“You just can’t have a Mars-like soil and expect to maintain the food supply and forests,” warns Diana Wall, an ecologist at Colorado State University who contributed to the report. Current conservation efforts are not helping much, she adds. For example, soil biodiversity hot spots aren’t necessarily in the same place as the biodiversity hot spots that conservationists focus on. “We are managing [conservation] by what we see above ground, which doesn’t necessarily match what’s below ground.” In contrast, Fierer says, “If you preserve the soil, you will likely preserve the whole ecosystem.”
Soil is a mix of organic material, minerals, gases, and other components that provide the substrate for plants to grow. About 40% of all animals find food, shelter, or refuge in soil during part of their life cycle.
Scientists have mostly focused on the largest and smallest soil creatures. For centuries, natural historians have observed ants, termites, and even earthworms and moles that chew, wiggle, and dig their way among soil’s particles, some feasting on decaying leaves and other debris and some feasting on each other. Those ecosystem engineers aerate the soil and create underground passageways that make soil more amenable for other life. And over the past several decades, microbiologists sequencing soil DNA have discovered an astonishing diversity of bacteria and fungi, which process that litter into organic material.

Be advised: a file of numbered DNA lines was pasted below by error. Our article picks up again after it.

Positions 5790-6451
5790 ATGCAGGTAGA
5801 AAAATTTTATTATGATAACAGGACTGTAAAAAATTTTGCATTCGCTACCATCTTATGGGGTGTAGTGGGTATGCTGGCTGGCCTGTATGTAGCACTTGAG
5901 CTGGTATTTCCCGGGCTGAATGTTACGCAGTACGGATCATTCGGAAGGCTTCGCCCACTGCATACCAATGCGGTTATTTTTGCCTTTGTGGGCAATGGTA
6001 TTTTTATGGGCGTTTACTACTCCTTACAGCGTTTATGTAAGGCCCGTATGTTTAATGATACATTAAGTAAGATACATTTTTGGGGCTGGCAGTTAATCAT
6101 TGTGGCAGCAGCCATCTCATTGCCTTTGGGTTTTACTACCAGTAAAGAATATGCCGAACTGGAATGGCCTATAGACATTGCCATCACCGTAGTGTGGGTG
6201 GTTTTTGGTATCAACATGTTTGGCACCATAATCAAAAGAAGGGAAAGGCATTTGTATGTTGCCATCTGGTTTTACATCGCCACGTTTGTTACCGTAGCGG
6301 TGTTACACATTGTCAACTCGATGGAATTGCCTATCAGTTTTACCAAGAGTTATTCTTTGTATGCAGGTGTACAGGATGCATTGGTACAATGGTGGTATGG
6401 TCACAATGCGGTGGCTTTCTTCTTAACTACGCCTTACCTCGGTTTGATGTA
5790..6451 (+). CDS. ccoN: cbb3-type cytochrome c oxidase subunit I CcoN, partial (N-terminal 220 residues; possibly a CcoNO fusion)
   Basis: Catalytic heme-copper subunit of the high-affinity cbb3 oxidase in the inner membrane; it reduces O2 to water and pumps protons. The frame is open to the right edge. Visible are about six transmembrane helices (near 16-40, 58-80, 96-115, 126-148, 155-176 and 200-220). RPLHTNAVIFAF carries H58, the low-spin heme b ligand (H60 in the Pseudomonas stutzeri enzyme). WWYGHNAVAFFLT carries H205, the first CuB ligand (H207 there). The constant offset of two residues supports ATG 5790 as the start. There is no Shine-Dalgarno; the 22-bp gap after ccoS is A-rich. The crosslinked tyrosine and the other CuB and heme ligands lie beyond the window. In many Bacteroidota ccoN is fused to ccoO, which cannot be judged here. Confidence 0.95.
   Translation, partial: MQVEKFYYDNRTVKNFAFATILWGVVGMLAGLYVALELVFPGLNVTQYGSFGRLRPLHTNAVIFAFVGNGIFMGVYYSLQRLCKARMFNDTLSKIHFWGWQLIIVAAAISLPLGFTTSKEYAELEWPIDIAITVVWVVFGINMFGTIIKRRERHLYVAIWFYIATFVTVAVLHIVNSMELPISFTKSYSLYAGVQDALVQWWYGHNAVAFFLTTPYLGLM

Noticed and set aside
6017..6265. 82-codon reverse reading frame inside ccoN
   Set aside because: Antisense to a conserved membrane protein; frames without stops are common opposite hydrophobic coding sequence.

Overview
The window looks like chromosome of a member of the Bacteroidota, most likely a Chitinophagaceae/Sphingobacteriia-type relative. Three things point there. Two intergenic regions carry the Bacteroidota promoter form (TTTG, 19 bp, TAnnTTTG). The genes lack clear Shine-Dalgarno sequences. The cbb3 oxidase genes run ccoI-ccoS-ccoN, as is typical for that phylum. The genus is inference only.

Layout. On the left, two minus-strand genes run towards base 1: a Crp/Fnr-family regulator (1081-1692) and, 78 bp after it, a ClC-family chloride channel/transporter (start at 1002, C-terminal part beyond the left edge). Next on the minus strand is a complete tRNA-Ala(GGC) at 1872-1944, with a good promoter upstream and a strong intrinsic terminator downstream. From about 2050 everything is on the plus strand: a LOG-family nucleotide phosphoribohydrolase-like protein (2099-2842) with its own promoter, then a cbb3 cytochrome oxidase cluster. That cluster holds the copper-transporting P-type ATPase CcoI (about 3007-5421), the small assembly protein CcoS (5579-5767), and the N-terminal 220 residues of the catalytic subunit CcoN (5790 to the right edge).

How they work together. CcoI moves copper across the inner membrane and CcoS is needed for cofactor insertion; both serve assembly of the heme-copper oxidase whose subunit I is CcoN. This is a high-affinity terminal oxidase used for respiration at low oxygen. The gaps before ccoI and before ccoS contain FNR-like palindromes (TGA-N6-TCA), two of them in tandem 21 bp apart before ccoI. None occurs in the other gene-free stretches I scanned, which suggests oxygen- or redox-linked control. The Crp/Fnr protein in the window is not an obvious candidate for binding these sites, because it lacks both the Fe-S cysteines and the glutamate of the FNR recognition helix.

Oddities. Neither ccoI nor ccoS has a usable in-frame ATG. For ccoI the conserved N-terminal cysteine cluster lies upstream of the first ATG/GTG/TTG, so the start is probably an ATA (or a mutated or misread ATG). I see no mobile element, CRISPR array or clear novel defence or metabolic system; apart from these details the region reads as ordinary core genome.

But in between the scales of macroscopic animals and microbes lie thousands of long-overlooked tiny creatures—the micro- and meso-fauna. Microscopic protists, nematodes, and tardigrades inhabit the watery films surrounding soil particles. Slightly larger animals up to 2 millimeters in size, such as mites, springtails, and insect larvae, live in the airy pores between those particles, helping make soil one of the most biologically diverse habitats on Earth. “How little we know [about these creatures] is a bit overwhelming,” Fierer says.